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Udall’s Pond Restoration: Two Years Away

The peaceful Udall’s Pond, with its wading birds and snapping turtles, has become a bit too peaceful, almost sluggish, due to the stormwater runoff that brings with it silt and contaminants that have caused the water level to become more and more shallow. Concerns about its viability as a wildlife habitat along with practical concerns about increased risks for flooding in major storm events have added a sense of urgency to addressing the situation. It is fast becoming a mudflat instead of a tidal pond.

The restoration of the Pond and the Saddle Rock Grist Mill are high priorities for Nassau County Legislator Judi Bosworth who has worked in conjunction with Saddle Rock Mayor Leonard Samansky to get approvals and funding for the projects. It is slow going.

First of all, it is an expensive project. Current estimates to dredge the pond, restore the habitat with native plants that are adapted to salt water and create a boardwalk to allow access to the tidal wetlands come to $10 million. Nassau County had appropriated $6 million for such work and there are two other ponds in the county vying for work to be done as well.

An application was made for a grant from the NOAA Coastal and Marine Habitat Restoration Project Grants, but that grant was not awarded. The county will apply for a grant from the New York State Department of Environmental Conservation, which will take applications in October. Usually, a decision is reached in about three months. If money is awarded from the DEC, it takes about a year for funds to be released. If the county can “borrow” funds to pay for the project from other appropriations and commence work, then the DEC would reimburse them with the grant money. But all money must be in place before work can begin.

In addition, Legislator Bosworth is appealing to the powers that be, to consider utilizing monies available in the 2006 Environmental Bond Act for the project.

In addition to searching for funding, there are permit applications pending with the DEC, the New York State Department of State and the U.S. Army Corps of Engineers. According to Nassau County Department of Public Works hydrogeologist Brian Schneider, the DEC determination is critical. Their main concern is the safe disposal of the dredged material. Mr. Schneider said that the borings done for sample testing, done by the county, showed that the sediment is “contaminated but not toxic,” an important distinction. The DEC may determine that the sediment must go to a lined landfill or a facility that is permitted to reuse it as fill in construction projects. According to Bill Fonda, DEC spokesperson for Region I, the application is currently under review by the tidal wetlands division.

A spokesperson from the Corps told the Record that they have received the application for a permit and that they will issue a public notice that allows members of the public to comment during a 30-day period on the matter. Their usual concerns involve navigation and fisheries. As we go to press, the notice has not yet been posted, but it should appear in September. For community members interested in this project, keep checking the Corps website at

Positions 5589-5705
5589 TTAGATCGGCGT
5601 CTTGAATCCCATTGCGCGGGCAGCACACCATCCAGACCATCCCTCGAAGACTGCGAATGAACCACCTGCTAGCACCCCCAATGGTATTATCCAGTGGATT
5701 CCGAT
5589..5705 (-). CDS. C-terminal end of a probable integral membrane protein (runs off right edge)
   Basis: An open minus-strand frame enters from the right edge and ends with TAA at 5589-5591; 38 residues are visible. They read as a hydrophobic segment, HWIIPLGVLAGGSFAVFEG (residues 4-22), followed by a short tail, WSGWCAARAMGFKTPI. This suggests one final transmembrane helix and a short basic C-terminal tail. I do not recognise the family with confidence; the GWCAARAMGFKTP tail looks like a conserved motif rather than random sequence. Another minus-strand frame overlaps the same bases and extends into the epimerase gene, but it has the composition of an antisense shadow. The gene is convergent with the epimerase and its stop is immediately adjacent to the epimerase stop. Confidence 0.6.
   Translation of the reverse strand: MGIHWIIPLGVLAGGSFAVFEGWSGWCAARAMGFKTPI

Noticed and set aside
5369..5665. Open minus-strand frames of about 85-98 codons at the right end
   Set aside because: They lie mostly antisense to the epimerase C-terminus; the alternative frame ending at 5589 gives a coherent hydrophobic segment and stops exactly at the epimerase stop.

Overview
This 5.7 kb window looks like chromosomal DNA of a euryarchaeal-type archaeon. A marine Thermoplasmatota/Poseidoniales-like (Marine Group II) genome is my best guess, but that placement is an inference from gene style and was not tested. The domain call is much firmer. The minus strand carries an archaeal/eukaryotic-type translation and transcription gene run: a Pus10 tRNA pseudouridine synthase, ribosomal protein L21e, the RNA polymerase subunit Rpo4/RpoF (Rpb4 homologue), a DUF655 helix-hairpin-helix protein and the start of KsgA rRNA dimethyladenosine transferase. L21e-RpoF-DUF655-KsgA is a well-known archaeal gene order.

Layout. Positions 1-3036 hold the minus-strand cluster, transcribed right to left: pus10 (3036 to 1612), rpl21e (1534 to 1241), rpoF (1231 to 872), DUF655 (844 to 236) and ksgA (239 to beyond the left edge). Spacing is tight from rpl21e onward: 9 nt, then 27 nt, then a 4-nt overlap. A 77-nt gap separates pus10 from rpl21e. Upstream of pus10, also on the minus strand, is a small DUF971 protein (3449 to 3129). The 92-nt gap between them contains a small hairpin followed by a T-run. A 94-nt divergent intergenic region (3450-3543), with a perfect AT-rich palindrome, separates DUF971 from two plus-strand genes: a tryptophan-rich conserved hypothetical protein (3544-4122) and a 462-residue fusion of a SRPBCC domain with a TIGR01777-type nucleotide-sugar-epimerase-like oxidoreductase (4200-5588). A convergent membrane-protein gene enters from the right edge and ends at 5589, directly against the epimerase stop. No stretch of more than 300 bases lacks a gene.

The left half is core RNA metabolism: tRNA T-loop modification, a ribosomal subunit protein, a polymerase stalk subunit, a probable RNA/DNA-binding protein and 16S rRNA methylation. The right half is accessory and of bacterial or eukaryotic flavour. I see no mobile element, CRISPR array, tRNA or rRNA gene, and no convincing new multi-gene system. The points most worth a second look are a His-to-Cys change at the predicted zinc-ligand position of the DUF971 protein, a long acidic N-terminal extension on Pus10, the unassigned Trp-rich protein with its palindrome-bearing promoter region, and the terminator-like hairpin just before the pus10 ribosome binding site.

The State Department’s public information officer wrote in an email that the department can take up to six months to review a project with the length of time based on the complexity of a project. They must determine if a project complies with New York State’s coastal policies. These policies encompass a wide range of environmental, cultural and economic concerns associated with coastal areas. For more information on the state’s coastal policies visit

When It All Comes to Pass

The dredging work itself would be done by bringing in a floating barge mounted with a hydraulic dredge mechanism that is touted as having the least impact on the environment. After the dredged material is sucked up, it would then be pumped into geo-tubes, a process something like stuffing a sausage casing. These custom sized tubes, which are porous, would drain, dry and then be cut into lengths to fit on trucks which would haul them to the proper designated destination. The staging area for the tubes and trucks would be on a parcel owned by the county that is east of the bridge and north of the pond. After the work, that area would also be replanted if need be.

It would take about a year to complete such a project. Plantings would need to take place in the spring so completion depends on when the project is begun. Dredging can take place in the winter according to Mr. Schneider. It appears that unless this project gets on an extremely fast track, it will not be completed until 2011. If….the money comes through.

Legislator Bosworth told the Record that she is determined to keep her pledge to get this project done.

Prevention of Future Silting

Given how expensive such projects are and how damaging run-off and stormwater debris is, it is equally important for municipalities, towns and villages that are part of the watershed to take strong action to enforce erosion controls on construction projects and to clean storm basins regularly. Preventive action saves time and money in the long run.

(Editor’s note: We will report on the Gristmill restoration project in a future article.)